Heart: Crazy on You

 http://www.youtube.com/watch?v=4gpNqB4dnT4&feature=related

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Village People: YMCA

 http://www.youtube.com/watch?v=CS9OO0S5w2k

Fleetwood Mac “Don’t Stop Thinking About Tomorrow”

http://www.youtube.com/watch?v=a8arvEzHsA8

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Laura Branigan “Gloria”

http://www.youtube.com/watch?v=1tVutw8rjFk

Carly Simon “You’re So Vain”

http://www.youtube.com/watch?v=mQZmCJUSC6g

Chicago “Saturday in the Park”

http://www.youtube.com/watch?v=nWxA3e9f6rY

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Linda Ronstadt “When Will I Be Loved”

http://www.youtube.com/watch?v=OmE7tTzJkbU

Foghat “Third Time Lucky”

http://www.youtube.com/watch?v=Fj1O2KtH4kE

The Captain and Tennille “Do that to Me One More Time”

http://www.youtube.com/watch?v=KNHcgk5bf7o&feature=related

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Finally, the Blues Brothers “Everybody Needs Somebody”

http://www.mojvideo.com/video-the-blues-brothers-everybody-needs-somebody-to-love/ac0b631b54ff095fd5c0

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Filed under History, music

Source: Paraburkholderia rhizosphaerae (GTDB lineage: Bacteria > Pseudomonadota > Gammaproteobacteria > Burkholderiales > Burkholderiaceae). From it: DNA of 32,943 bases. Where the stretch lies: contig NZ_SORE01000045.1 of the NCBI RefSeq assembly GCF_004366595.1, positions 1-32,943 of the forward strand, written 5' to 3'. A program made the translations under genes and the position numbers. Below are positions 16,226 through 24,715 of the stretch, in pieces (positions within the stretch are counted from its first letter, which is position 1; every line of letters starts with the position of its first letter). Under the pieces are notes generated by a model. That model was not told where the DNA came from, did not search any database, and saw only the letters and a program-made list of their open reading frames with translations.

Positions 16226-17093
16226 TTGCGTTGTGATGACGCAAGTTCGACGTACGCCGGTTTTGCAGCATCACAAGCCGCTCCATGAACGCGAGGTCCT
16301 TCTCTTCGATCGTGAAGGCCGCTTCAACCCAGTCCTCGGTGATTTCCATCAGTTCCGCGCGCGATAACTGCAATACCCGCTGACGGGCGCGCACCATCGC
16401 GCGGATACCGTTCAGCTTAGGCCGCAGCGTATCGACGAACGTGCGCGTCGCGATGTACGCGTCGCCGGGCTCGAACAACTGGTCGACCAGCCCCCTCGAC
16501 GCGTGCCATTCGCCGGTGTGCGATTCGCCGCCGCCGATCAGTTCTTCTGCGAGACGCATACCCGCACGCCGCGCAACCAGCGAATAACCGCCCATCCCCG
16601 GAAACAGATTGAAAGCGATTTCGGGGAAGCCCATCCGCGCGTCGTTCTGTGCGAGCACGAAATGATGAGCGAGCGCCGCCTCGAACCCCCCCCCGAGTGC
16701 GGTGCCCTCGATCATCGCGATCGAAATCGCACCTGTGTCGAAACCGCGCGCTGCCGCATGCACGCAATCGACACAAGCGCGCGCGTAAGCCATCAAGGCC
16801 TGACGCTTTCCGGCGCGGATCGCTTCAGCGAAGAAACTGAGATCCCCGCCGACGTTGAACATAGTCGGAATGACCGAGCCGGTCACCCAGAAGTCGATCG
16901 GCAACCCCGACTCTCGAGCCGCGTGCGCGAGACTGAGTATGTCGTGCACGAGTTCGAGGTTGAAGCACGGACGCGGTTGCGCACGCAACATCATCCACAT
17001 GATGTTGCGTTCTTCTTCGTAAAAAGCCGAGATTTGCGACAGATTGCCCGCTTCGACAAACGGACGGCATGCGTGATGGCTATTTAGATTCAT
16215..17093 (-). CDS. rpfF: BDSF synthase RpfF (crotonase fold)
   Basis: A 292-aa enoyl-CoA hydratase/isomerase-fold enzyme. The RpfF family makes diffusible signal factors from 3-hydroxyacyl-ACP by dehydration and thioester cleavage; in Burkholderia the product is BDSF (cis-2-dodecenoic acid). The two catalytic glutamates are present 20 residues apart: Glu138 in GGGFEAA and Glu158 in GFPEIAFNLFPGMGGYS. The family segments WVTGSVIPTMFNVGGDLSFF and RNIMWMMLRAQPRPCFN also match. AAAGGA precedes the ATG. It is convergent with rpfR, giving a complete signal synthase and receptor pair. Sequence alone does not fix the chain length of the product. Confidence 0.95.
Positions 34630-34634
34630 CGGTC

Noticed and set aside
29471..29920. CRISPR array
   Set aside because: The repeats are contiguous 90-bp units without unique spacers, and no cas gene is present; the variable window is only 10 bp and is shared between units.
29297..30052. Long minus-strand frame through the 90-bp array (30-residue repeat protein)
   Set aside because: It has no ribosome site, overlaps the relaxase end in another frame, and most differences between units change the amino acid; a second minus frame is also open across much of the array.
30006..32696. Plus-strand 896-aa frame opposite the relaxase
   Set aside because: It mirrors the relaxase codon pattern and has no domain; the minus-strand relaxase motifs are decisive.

30 Years of Marriage: Marriage the Definitive Icebreaker in an Ever Changing World

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A long time ago in a galaxy far, far away…

Luke Skywalker has returned to his home planet of Tatooine in an attempt to rescue his friend Han Solo from the clutches of the vile gangster Jabba the Hutt. Little does Luke know that the GALACTIC EMPIRE has begun construction on a new armored space station even more powerful than the first dreaded Death Star. When completed, this ultimate weapon will spell certain doom for the small band of rebels struggling to restore freedom to the galaxy…

Cut! Wrong galaxy…

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The year was 1983 and a newly commissioned Army Second Lieutenant was marrying the love of his life in an old Presbyterian Church in Stockton California. The wedding was done on a shoestring but was quite nice, you would never have known that on that warm but not too hot day in Stockton California, only 89 degrees at game time with almost no humidity. Since the groom’s 1975 Chevy Monza didn’t have air conditioning that was a good thing.

Other things were going on in the world that day and that year.

Yasir Arafat was expelled from Syria after his accusations that President Hafez al-Assad was behind the anti-Arafat rebellion among Palestine Liberation Organization troops in Lebanon.

Prince Charles and Princess Diana had just had their first son, William.

Evita closed on Broadway after 1568 performances.

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Flashdance…What A Feeling by Irene Cara was the Billboard top single.

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Michael Jackson’s Thriller music video became the biggest video hit of all time and he would die on our 26th wedding anniversary in 2009.

In sports an Indian team led by the legendary Kapil Dev overcame the mighty, two-time champion West Indies at Lord’s to win the Prudential World Cup.